Electricity transmission reaches even higher intensities

Jun 24, 2020

Intensity is rising at CERN. In the superconducting equipment testing hall, an innovative transmission line has set a new record for the transport of electricity. The link, which is 60 metres long, has transported a total of 54 000 amperes (54 kA, or 27 kA in either direction). “It is the most powerful electrical transmission line built and operated to date!” says Amalia Ballarino, the designer and project leader.

The line has been developed for the High-Luminosity LHC (HL-LHC), the accelerator that will succeed the Large Hadron Collider (LHC) and is scheduled to start up at the end of 2027. Links like this one will connect the HL-LHC’s magnets to the power converters that supply them.

Interview with Amalia Ballarino, the superconducting link project leader, during the insertion of the line into its cryostat in February 2020 (Video: CERN)
The secret to the new line’s power can be summarised in one word: superconductivity.

The line is composed of cables made of magnesium diboride (MgB2), which is a superconductor and therefore presents no resistance to the flow of the current and can transmit much higher intensities than traditional non-superconducting cables. On this occasion, the line transmitted an intensity 25 times greater than could have been achieved with copper cables of a similar diameter. Magnesium diboride has the added benefit that it can be used at 25 kelvins (-248 °C), a higher temperature than is needed for conventional superconductors. This superconductor is more stable and requires less cryogenic power. The superconducting cables that make up the innovative line are inserted into a flexible cryostat, in which helium gas circulates.

The strands of magnesium diboride of which the cables are made were developed by industry, under CERN’s supervision. The cable manufacturing process was designed at CERN, before industrial production began. As the strands of magnesium diboride are fragile, manufacturing the cables requires considerable expertise. The current is transmitted from the power supply at room temperature to the flexible link by ReBCO high-temperature superconducting (HTS) cables.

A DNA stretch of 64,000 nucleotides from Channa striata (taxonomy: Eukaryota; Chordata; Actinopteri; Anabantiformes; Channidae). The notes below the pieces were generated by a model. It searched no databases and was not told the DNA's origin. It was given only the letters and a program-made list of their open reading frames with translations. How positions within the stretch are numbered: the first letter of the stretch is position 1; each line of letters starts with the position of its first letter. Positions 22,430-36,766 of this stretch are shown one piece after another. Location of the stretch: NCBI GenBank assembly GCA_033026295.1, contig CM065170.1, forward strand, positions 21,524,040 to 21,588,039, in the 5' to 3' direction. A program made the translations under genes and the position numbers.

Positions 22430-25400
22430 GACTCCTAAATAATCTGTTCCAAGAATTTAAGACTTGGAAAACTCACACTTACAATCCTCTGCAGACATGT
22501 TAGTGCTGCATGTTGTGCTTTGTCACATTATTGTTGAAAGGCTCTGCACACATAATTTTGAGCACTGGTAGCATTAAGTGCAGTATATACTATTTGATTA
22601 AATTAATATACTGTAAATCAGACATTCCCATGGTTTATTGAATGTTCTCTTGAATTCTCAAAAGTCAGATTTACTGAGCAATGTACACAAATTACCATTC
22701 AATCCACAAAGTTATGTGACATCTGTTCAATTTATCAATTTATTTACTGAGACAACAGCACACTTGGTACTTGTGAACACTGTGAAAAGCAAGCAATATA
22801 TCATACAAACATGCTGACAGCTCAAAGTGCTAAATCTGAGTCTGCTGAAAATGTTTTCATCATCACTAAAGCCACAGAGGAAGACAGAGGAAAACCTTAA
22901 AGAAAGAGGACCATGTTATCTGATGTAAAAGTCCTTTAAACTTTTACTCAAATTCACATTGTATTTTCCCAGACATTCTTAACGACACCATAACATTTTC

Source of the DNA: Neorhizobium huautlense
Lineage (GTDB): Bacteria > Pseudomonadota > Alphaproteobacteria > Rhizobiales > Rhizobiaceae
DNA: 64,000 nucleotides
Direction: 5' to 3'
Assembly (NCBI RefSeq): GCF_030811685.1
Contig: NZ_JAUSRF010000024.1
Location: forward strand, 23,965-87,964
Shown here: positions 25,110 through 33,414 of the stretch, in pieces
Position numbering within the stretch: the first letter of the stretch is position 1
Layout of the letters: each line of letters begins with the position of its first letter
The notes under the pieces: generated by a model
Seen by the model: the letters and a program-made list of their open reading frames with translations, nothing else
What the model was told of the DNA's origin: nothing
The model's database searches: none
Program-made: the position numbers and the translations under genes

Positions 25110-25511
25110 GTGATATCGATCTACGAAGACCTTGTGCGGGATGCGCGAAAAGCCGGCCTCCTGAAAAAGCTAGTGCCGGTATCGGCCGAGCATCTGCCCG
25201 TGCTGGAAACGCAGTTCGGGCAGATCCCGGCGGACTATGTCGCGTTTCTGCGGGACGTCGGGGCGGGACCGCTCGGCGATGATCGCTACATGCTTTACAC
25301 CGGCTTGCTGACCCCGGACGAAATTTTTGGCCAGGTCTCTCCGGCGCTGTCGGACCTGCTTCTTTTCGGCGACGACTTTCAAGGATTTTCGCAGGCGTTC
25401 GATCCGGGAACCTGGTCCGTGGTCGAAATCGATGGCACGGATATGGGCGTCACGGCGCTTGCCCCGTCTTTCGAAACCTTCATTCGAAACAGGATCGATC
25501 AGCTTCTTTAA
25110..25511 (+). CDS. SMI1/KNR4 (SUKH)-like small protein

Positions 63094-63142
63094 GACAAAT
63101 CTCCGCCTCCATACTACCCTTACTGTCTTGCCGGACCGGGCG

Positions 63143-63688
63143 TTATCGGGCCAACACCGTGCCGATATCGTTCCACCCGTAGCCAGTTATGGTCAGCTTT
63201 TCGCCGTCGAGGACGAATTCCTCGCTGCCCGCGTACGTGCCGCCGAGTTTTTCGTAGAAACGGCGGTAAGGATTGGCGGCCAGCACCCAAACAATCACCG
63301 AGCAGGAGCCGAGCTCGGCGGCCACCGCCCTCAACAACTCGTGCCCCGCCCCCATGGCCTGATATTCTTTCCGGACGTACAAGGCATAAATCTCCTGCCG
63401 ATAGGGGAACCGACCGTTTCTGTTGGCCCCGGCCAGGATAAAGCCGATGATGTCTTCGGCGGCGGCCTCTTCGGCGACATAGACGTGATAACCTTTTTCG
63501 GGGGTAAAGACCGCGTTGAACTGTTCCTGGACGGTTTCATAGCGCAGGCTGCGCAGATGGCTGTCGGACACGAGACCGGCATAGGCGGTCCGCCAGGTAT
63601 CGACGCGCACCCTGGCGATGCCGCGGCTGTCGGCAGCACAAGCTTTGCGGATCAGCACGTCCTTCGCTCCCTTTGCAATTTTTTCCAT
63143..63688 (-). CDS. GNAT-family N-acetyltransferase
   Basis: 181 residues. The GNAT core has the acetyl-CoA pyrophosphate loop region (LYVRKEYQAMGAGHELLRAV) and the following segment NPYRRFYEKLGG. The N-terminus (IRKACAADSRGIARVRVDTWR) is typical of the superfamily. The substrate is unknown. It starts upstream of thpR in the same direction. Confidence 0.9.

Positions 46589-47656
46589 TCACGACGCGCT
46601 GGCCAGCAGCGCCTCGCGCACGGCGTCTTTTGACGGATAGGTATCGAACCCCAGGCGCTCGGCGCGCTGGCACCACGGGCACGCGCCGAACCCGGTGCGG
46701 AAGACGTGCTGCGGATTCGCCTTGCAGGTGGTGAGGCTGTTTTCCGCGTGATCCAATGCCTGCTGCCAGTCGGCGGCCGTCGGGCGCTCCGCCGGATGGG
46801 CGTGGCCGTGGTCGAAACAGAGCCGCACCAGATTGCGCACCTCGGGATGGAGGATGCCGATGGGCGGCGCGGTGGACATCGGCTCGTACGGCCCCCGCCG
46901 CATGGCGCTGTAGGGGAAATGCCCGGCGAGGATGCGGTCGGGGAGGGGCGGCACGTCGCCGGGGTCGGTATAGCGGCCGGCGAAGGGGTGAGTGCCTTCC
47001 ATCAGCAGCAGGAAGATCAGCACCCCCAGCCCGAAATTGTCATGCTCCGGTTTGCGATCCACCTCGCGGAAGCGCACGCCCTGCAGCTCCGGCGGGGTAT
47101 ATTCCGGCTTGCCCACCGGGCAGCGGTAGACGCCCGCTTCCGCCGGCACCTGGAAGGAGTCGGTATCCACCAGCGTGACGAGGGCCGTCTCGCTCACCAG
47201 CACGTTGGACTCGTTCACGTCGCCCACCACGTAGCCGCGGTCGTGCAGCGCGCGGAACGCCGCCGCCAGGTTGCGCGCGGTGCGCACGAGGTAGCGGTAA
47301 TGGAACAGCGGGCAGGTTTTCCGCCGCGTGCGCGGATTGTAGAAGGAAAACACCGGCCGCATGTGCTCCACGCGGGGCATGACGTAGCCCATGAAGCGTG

A team member connects the superconducting link cables before the electrical transmission tests begin (Image: CERN)

Last year, an initial prototype transmitted a 40 kA intensity over a distance of 60 metres. The link that is currently being tested is the forerunner of the final version that will be installed in the accelerator. It is composed of 19 cables that supply the various magnet circuits and could transmit intensities of up to 120 kA! “We started the power tests by connecting just four cables, two at 20 kA and two at 7 kA,” explains Amalia Ballarino. New records are therefore expected to be set in the coming months.

This new type of electrical transmission line has applications far beyond the realm of fundamental research. Links like these, which can transfer vast amounts of current within a small diameter, could be used to deliver electricity in big cities, for example, or to connect renewable energy sources to populated areas.


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